The album won a Grammy Award for best performance by a chorus; Mr. Swingle also won the Grammy for best new artist of 1963. The Swingle Singers, who went on to win three more Grammys in the 1960s, can be heard scatting works by Bach, Mozart and others on many recordings, and on film and television soundtracks.
The Swingle Singers performed at the White House; at Carnegie, Alice Tully and Town Halls and the Village Gate in New York; and at La Scala in Milan. The group has collaborated with artists and ensembles including the Modern Jazz Quartet, the jazz violinist Stéphane Grappelli and the New York Philharmonic.
They were esteemed by the contemporary composer Luciano Berio, whose 1968 orchestral work “Sinfonia,” commissioned for the Philharmonic’s 125th anniversary season, included texts spoken and sung by them.
Critical response to the Swingle Singers was divided, with pop-music reviewers generally more enthusiastic than classical ones. “The group is well disciplined in its unusual craft,” John S. Wilson wrote in The New York Times in 1964. “The singers are individually precise even when their ‘words’ — which usually consist of ‘baba-daba-daba’ — come tumbling out at a headlong rate.”
Compare Harold C. Schonberg, who in 1970 huffed, also in The Times, “Hearing the Badinerie from Bach’s B minor Suite buh-buh-bubbed by a singer who could not even maintain some of the basic figurations was one of the more vulgar experiences of a concert-going lifetime.”
The original Swingle Singers disbanded in 1973. Reconvened by Mr. Swingle in England not long afterward, the ensemble was known first as Swingle II and later as the New Swingle Singers. Today, the Swingles comprise seven men and women; their repertoire, sung a cappella, spans an eclectic range of styles.
Mr. Swingle was born in Mobile, Ala., on Sept. 21, 1927. As a boy, he played the oboe, clarinet and piano; by the time he was in high school, he was playing saxophone in a nationally known big band, the Ted Fio Rito Orchestra. He earned a degree from the Cincinnati Conservatory and in 1952 married a classmate, Françoise Demorest, in France.
Continue reading the main story
Continue reading the main story
In Europe, Mr. Swingle studied with the eminent pianist and composer Walter Gieseking and worked as an accompanist for Roland Petit’s Les Ballets des Paris.
As a singer he performed with two Parisian jazz vocal ensembles — Les Blue Stars, founded by the singer and pianist Blossom Dearie, and Les Double Six — before starting the Swingle Singers. After retiring from full-time involvement with the group in the mid-1980s, Mr. Swingle, who remained its adviser long afterward, worked as a conductor, arranger and music publisher.
Besides his wife, with whom he had recently moved to England, Mr. Swingle is survived by three daughters, Rebecca, Kathryn and Elizabeth, and three grandchildren.
Viewed in hindsight, Mr. Swingle’s career seems almost foreordained, for his surname carries the very sound of swing within it. “Swingle” was widely assumed to be a coinage, and he spent much time assuring people that the name (derived from the Swiss surname Zwingli) was in fact his own.
“People always ask me that,” Mr. Swingle told The Times in 1982. “And they want me to prove it by producing my passport or my mother.”
January 19, 2015
Ward Swingle passes
We lost another great one today as the venerable Ward Swingle died this morning at the age of 87. He had been in poor health of late and had moved from his long-time home in France to England so he could be closer to his daughter. A native of Mobile, Alabama, Ward founded the eponymous Les Swingle Singers who were winners of 5 Grammy awards including Best New Artists in 1963. Ward is one of the few musicians to have a particular style of music named after themselves with the Swingle Sound being very recognizable and unique.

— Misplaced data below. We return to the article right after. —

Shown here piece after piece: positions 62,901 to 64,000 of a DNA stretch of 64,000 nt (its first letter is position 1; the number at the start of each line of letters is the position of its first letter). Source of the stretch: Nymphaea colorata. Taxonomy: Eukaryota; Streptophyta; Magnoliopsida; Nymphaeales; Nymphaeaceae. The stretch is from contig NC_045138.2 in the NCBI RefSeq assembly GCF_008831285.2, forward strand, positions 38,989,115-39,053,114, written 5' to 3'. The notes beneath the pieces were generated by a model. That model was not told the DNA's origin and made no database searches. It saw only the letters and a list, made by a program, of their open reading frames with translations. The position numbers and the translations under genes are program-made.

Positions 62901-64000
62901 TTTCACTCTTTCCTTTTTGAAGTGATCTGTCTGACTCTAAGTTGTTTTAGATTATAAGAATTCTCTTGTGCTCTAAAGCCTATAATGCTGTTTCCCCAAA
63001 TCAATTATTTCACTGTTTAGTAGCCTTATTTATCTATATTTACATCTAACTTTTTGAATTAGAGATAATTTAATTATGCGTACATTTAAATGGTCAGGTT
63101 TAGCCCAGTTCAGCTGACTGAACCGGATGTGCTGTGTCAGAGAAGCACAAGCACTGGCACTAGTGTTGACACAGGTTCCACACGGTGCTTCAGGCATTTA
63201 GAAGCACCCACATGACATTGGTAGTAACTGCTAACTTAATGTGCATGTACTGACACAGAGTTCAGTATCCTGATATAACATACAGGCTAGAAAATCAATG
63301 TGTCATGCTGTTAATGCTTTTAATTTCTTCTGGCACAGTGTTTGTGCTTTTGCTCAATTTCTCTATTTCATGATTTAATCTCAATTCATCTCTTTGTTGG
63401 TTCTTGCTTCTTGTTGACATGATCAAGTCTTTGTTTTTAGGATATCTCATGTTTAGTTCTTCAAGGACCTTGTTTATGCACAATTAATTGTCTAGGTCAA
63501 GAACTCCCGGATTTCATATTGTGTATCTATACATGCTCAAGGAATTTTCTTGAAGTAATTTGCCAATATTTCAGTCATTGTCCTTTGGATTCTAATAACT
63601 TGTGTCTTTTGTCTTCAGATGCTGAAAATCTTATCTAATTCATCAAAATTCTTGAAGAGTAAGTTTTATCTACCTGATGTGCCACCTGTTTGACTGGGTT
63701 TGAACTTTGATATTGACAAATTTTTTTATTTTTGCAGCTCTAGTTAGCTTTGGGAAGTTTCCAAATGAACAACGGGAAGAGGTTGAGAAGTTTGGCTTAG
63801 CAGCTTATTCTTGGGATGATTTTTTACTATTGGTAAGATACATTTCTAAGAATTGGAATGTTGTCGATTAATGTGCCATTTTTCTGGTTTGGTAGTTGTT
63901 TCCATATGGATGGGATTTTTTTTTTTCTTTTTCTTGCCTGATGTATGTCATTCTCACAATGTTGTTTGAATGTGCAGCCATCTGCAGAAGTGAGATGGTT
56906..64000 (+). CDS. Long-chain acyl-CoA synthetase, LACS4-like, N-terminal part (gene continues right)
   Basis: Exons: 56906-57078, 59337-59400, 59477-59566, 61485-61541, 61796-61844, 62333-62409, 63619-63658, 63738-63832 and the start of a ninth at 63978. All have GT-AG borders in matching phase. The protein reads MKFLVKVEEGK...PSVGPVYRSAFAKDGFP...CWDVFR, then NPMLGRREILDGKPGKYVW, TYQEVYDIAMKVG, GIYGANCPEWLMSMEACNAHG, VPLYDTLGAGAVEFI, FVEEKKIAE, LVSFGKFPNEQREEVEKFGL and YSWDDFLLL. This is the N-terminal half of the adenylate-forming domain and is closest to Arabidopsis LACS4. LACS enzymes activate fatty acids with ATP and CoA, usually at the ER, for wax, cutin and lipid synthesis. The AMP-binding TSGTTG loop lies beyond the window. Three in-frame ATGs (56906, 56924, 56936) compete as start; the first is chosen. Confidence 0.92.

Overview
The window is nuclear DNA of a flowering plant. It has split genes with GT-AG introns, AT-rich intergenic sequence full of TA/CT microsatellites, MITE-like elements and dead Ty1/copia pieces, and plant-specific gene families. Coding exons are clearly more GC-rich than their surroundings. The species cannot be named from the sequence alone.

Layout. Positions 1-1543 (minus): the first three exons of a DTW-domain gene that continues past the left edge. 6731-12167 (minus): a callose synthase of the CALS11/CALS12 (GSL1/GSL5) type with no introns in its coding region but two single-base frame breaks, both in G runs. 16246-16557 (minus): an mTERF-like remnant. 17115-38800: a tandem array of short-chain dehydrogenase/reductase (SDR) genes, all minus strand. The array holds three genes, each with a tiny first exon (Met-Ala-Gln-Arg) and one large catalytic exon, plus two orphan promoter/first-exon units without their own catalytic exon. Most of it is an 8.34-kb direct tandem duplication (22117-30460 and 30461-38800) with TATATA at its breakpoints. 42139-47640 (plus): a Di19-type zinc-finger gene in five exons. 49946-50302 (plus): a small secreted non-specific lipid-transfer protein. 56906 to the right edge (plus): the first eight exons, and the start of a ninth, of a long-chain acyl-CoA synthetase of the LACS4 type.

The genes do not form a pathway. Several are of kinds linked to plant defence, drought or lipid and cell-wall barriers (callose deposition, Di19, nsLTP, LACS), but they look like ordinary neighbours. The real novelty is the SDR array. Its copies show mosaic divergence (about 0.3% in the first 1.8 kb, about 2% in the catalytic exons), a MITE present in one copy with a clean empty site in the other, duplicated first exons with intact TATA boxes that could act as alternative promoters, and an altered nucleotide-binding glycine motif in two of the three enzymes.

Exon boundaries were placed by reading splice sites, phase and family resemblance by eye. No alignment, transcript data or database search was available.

I had the pleasure of being the producer of his instructional video "Swingle Singing" and although he was exacting in his needs was nevertheless a pleasure to work with. He spent most of his time in France but there was always a touch of the Southern gentleman in his demeanor.
Ward's survivors include his wife, Francoise; three daughters; and several nieces and nephews.
Truly one of the greatest innovators in a cappella, his music will live on for generations.
January 15, 2015
Gwyneth Paltrow's a cappella roots
Gwyneth Paltrow showed off her singing skills on "The Tonight Show" by performing her own rendition of hip hop tracks by Nicki Minaj, Drake and Big Sean. Ahead of her performance she spoke to Jimmy Fallon about how she was in an a cappella group, Triple Trio, in her younger years .
"It was like a really cute barbershop quartet, but nine-tet-however you say that," she explained of where her singing talents all began.
"We would sing 'Boogie Woogie Bugle Boy.' We would sing Billy Joel's a cappella song, 'The Longest Time.' That was my audition song for the group."
January 12, 2015
Reality a cappella TV show
A snippet from the web:-
TV Guide Network, or more recently TVGN, is ready to shed its ties to the well known TV listings brand. Starting in 2015, the cable channel will be known as POP, a channel and multi-platform destination with a renewed emphasis on celebrating fans of TV and pop culture.
The new lineup will include “Sing It On” (Working Title), a reality series that will follow the competitive world of college a cappella groups. The series comes from the producers behind Fox’s “American Idol.”
January 8, 2015
Harmony Sweepstakes 2015
We now begin our fourth decade of the Harmony Sweepstakes A Cappella Festival and look forward to many more years of presenting top-notch a cappella music. All 2015 regional dates are set and tickets are now on sale for most events.
Group applications are coming in and already we have the makings of another great season. But we always are looking for more talent so if your group enjoys performing for full houses of a knowledgeable and appreciative fans then do send us your application soon.
Pacific NW - March 14
San Francisco - March 14
Mid-Atlantic - March 14
New York - March 21
Chicago - March 21
Los Angeles - April 4
Boston - April 19
National Finals - Saturday May 16, 2015